Chicago Bears cornerback has a history of overcoming challenges. Even with a pandemic and unusual offseason, he’s ready to do it again.

Chicago Bears cornerback Kindle Vildor is used to being underestimated. He played at a small school, Georgia Southern. Because of that, many scouts dismissed his success. They point out that the competition at the Sun Belt Conference wasn’t the greatest.

Vildor had 84 tackles and 9 interceptions in his college career (six of them in his last two seasons). The Bears selected him in the fifth round (163rd overall) of this year’s draft.

Vildor faced an uphill battle to show he deserved to play on this elite defense. The competition is a huge step up from what he played against in college. Added to the mix is the crazy offseason due to the COVID-19 pandemic that wiped out all preseason games.

Vildor only had a limited amount of snaps and no games to make an impression on the coaches. He impressed them nonetheless.

Vildor spent the time before training camp learning the playbook and perfecting his technique. It showed once camp started. Secondary coach Deshea Townsend had nothing but praise for the rookie.

I’m excited to see him get out there and get a chance to compete because he is a true competitor — the way that he asks questions in meetings, the things that he wants to know; it just shows that he’s a competitor. So I’m excited to see him get a chance to get out there and play.

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Vildor sought out the veterans to help him transition to the NFL. He moved from the outside to slot corner so he wanted tips from Buster Skrine. Skrine is also from Georgia so they had some similar experiences. He also went to fellow rookie Jaylon Johnson and the two bonded over their shared experience as rookies.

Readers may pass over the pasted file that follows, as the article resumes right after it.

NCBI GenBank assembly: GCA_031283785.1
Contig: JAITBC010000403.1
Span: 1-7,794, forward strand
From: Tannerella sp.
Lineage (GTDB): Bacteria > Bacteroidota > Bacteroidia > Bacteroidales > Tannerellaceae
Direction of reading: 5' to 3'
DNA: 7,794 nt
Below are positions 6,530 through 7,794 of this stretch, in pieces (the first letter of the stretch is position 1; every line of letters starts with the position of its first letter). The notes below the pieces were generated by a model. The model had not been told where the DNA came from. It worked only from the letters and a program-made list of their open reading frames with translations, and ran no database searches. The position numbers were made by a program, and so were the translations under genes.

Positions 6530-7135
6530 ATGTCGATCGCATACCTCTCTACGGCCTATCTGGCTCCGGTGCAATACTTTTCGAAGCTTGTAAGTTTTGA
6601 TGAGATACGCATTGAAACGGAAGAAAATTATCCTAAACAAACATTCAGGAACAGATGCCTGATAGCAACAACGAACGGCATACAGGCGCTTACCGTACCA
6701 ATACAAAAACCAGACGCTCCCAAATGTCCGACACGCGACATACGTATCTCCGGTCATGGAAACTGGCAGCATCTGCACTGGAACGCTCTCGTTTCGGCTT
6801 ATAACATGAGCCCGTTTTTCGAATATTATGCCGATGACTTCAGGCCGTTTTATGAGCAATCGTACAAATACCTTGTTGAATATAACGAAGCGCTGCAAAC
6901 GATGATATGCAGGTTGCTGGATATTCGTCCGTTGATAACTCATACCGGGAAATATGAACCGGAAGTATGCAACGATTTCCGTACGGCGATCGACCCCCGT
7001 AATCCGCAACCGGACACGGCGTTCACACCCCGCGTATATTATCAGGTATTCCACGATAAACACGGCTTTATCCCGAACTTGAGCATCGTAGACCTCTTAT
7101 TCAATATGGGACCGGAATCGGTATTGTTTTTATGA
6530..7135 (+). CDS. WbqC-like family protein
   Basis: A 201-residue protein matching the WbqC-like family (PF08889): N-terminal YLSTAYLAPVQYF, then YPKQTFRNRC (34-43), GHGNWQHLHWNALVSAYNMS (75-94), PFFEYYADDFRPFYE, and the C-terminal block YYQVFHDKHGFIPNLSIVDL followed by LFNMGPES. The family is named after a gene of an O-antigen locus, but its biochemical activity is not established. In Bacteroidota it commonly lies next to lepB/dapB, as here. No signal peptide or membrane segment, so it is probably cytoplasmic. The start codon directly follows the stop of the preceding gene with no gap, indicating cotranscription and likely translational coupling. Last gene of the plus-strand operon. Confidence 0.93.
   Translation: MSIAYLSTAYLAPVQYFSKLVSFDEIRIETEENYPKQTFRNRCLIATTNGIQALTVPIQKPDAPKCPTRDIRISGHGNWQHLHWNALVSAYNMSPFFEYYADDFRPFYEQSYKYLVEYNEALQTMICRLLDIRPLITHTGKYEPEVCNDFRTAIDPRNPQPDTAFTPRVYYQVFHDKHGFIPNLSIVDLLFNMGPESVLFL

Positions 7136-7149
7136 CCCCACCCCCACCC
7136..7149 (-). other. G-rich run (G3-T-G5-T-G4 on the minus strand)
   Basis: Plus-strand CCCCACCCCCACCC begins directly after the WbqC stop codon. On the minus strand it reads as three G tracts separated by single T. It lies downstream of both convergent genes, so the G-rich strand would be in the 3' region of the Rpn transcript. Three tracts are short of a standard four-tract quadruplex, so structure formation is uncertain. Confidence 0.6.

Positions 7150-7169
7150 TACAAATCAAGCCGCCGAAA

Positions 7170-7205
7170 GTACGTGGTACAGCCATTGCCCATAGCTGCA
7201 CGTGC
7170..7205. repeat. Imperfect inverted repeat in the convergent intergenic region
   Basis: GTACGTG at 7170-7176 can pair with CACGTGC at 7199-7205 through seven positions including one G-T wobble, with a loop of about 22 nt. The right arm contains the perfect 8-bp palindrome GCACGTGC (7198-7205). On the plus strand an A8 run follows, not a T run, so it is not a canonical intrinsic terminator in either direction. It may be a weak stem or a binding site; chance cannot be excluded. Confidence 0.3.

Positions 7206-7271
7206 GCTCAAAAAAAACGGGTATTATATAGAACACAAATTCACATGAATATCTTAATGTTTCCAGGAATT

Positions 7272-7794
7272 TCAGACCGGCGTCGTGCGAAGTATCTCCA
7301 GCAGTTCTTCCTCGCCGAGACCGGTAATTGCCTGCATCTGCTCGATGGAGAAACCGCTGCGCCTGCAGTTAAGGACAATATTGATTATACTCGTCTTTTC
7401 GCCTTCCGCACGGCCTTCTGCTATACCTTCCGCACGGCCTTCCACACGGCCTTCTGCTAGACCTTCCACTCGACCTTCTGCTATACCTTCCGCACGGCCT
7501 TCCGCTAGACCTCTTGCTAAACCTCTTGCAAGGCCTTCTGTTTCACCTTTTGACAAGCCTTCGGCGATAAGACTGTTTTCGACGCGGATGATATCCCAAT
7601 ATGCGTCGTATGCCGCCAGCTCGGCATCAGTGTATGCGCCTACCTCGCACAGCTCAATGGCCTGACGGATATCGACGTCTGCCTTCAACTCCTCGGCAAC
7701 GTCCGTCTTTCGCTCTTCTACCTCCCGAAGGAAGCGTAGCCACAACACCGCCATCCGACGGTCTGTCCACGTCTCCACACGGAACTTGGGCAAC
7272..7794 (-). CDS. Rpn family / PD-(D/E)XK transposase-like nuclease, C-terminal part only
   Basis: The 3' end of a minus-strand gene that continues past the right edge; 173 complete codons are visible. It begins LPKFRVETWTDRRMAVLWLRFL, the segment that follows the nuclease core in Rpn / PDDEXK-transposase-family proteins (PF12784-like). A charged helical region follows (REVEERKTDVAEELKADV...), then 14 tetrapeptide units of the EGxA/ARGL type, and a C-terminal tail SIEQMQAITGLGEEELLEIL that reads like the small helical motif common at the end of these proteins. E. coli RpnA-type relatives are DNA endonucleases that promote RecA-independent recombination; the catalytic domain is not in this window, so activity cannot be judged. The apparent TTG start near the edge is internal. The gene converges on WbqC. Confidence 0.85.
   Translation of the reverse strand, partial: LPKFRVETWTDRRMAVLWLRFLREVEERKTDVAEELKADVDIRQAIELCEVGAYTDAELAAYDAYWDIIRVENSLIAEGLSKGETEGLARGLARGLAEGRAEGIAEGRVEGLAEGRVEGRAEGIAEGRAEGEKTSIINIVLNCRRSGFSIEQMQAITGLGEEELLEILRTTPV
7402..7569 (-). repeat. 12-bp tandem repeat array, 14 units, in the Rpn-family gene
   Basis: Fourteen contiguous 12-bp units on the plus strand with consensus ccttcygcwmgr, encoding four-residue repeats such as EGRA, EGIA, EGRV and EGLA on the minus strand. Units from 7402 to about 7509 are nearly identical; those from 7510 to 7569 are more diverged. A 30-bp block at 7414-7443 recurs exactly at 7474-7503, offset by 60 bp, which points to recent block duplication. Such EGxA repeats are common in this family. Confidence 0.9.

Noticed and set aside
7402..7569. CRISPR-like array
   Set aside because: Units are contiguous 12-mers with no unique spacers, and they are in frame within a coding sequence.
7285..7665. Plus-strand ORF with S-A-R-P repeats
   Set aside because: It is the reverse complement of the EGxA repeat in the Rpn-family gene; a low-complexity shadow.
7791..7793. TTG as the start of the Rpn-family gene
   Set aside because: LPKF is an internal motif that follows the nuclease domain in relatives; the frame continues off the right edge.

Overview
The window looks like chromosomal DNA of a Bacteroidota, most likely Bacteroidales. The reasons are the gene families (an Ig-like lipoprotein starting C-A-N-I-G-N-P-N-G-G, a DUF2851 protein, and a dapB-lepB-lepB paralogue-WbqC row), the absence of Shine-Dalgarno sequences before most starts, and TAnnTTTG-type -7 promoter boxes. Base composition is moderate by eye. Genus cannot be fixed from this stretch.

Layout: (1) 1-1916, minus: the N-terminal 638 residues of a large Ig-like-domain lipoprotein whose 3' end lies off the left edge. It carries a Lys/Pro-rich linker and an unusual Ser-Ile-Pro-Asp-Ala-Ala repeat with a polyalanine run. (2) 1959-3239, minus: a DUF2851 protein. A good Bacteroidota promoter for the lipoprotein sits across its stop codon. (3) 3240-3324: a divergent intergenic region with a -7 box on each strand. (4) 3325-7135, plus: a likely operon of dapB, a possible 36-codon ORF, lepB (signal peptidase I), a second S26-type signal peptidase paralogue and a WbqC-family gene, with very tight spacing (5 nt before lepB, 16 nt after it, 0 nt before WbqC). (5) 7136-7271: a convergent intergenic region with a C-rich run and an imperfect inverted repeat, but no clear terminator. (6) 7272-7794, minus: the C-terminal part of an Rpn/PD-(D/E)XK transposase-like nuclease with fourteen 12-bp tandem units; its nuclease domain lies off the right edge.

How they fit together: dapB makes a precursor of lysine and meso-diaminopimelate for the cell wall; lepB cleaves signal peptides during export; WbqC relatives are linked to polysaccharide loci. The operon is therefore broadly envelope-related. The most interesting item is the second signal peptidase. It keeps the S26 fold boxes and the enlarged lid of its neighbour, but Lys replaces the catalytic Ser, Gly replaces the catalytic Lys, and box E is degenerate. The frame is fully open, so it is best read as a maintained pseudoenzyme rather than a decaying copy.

This unusual circumstances surrounding 2020 hasn’t fazed Vildor. He says he’s a homebody anyway, spending his non-football time at home, watching television and playing video games. It’s just more of the same for him.

Artie Burns‘ ACL injury helped Vildor in camp. He saw more snaps as a result of Burns’ loss. The Bears probably go with five cornerbacks and Skrine, Johnson, Kyle Fuller, and Kevin Toliver are sure bets to make the team. That leaves Vildor to battle Duke Shelley for the final spot. Vildor took advantage of the extra snaps, however. With his good camp performance and Shelley not really distinguishing himself, Vildor likely grabs that last spot.

While Vildor was a surprise pick, he could be another one of general manager Ryan Pace’s successful late round picks. It looks as if the future of the Chicago Bears secondary is in good hands. Fuller continues to excel, and Johnson and Vildor look good as rookies and can only grow even better going on.

 

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